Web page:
Movie review: ‘Abominable’
“Adorable” has a new synonym: “Abominable” (DreamWorks), a charming animated film which transforms the dreaded Yeti monster — the legendary abominable snowman — into a lovable furball.
This family-friendly adventure set in China and the Himalayas features eye-popping animation, roller-coaster action (nothing too perilous for the little ones) and good humor. Folded in are worthy lessons on the importance of family, friendship and helping others in need, mythological creatures notwithstanding.
Yi (voice of Chloe Bennet), a resourceful teenager, lives with her mother (voice of Michelle Wong) and grandmother Nai Nai (voice of Tsai Chin) in a small apartment in Shanghai. She’s mourning the death of her beloved father, who taught her to play the violin and promised to take her on a road trip across China.
Her makeshift retreat on the roof of her building is turned upside down with the arrival of the Yeti, whom Yi nicknames “Everest.” He has escaped from a research lab after being captured by Burnish (voice of Eddie Izzard), an explorer with dreams of wealth and glory, and his wicked zoologist Dr. Zara (voice of Sarah Paulson).
Yi takes pity on Everest (who grunts and groans but does not speak) and is determined to see him safely home to the Himalayas. And so she embarks on an epic adventure with two friends in tow, Jin (voice of Tenzing Norgay Trainor) and Peng (voice of Albert Tsai), and the baddies in close pursuit.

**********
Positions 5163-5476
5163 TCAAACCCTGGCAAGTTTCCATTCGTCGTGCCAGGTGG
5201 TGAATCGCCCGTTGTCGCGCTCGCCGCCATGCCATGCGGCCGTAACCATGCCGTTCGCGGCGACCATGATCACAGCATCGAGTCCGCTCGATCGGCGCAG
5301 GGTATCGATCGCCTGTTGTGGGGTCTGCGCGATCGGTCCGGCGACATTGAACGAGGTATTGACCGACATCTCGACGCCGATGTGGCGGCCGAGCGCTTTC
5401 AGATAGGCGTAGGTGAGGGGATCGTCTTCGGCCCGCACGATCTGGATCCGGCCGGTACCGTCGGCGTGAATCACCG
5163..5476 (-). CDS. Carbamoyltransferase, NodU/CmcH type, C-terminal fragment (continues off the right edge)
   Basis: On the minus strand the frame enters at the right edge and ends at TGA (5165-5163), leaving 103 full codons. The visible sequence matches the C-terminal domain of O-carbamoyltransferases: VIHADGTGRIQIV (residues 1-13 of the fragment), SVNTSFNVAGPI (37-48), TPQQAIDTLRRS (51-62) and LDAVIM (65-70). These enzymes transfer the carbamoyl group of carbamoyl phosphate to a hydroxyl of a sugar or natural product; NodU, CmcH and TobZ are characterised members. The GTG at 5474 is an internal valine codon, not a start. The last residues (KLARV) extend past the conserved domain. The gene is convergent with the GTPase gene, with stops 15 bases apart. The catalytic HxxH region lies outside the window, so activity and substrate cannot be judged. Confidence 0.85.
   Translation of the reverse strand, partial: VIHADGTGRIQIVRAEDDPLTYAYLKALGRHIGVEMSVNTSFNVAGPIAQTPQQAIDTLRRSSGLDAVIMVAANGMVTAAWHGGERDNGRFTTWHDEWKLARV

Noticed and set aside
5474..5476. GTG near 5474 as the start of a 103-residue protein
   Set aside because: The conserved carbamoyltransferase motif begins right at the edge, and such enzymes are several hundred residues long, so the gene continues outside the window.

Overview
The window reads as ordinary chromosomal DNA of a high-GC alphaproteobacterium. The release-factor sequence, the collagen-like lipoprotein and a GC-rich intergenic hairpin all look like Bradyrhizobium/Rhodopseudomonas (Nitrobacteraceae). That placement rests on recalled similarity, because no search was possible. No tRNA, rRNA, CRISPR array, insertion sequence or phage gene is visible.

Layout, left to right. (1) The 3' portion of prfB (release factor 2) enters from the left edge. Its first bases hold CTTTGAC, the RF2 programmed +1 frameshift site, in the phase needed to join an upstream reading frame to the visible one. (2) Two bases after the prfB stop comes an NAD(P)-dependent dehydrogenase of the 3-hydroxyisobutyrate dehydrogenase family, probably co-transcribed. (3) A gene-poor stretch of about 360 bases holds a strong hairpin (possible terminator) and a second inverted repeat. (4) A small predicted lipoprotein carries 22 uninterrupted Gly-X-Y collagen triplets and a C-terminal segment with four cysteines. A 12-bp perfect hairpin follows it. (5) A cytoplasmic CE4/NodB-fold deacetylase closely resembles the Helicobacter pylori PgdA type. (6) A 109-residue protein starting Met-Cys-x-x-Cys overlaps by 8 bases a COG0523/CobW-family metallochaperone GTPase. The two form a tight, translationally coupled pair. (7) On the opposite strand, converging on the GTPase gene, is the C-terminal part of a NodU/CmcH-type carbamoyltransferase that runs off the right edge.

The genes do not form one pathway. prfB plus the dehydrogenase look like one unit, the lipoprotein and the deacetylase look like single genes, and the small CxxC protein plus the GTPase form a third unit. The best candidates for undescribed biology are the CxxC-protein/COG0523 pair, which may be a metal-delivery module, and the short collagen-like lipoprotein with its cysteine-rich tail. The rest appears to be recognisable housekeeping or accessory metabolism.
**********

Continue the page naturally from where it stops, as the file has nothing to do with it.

Directors Todd Wilderman and Jill Culton, using Culton’s script, serve up an entertaining if predictable variation on “E.T. The Extra-Terrestrial,” enhanced by Everest’s magical powers which intensify as his namesake peak comes into view.
Faced with multiple challenges, Yi recalls her grandmother’s wisdom, based on the colorful koi fish, a symbol of perseverance. “Be like koi — keep swimming,” she says. “When things get really tough, they never give up.”
The film contains nonperilous action sequences. The Catholic News Service classification is A-I — general patronage. The Motion Picture Association of America rating is PG — parental guidance suggested. Some material may not be suitable for children.
— Joseph McAleer